I originally posted my thoughts on Call for Proposals and speaking at tech conferences on my Twitter. If you have any questions, feel free to reply to my tweet or DM me! 💬
For what it’s worth, I am neither a professionally trained speaker, nor do I think that I possess a particular talent for public speaking. However I want to believe that I’ve learned a lot from speaking at several conferences and meetups over the past few years and that I am now a better speaker than back in 2015 when I gave my first talk at EuroPython 🇪🇸
I figured I’d share some of the things that I’ve learned and hopefully inspire you to submit your first talk to one of the many open Call for Proposals. If you’re passionate about a topic, please consider speaking about it! 😃
Ask for help
EuroPython 2015 was not only the first event where I presented, but also the first tech conference that I attended. I had no idea really what to expect and the idea of speaking in front of a large crowd of people in English as a Python beginner made me very anxious. 😨
But because I really wanted to give public speaking a try and thought that giving a talk would not only make a good contribution to the #Python community, but also increase my chances of finding a better job, I decided to submit a talk on Cookiecutter. 🍪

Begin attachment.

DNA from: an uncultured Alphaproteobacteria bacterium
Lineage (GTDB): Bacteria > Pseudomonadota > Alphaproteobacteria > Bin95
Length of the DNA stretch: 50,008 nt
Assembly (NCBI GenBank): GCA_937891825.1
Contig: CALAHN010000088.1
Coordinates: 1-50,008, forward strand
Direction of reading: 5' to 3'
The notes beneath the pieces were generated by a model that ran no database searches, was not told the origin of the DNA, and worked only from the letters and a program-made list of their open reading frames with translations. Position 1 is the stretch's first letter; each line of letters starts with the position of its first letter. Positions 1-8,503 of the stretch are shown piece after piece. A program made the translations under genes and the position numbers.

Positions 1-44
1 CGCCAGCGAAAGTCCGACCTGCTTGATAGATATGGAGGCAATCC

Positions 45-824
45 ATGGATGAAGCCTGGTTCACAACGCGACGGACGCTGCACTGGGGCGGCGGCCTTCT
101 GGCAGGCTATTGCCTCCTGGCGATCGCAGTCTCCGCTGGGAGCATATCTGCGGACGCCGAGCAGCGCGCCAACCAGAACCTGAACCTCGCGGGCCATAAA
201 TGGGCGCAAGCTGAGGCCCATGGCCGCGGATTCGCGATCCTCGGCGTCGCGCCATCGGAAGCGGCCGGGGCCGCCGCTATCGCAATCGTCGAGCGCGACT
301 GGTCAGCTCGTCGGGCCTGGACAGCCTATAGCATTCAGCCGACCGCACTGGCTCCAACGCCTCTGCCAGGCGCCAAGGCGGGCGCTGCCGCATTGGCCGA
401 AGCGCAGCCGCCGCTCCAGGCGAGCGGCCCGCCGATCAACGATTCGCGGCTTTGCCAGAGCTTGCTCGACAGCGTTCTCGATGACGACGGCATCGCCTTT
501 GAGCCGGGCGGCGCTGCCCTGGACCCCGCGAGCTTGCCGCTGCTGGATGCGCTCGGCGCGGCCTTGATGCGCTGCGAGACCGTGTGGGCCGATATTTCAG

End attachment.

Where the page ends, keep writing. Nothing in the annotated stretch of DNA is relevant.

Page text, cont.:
My first piece of advice to you is to ask experienced speakers for help. My Cookiecutter co-maintainers Audrey and Danny gave me invaluable feedback on my talk idea, my proposal, the structure of my talk and my slide deck for EuroPython back in 2015!
A number of well-respected speakers have blogged about public speaking. What I’ve picked up from their articles and watching many of their talks online is that great talks follow a compelling story-line and contain a handful of actionable takeaways. 👩🚀
Keep in mind that public speaking is no different from other skills in that it takes practice to become better. Even if folks appear to have a natural talent, they’ve probably spent countless hours over the course of many years training their public speaking skills.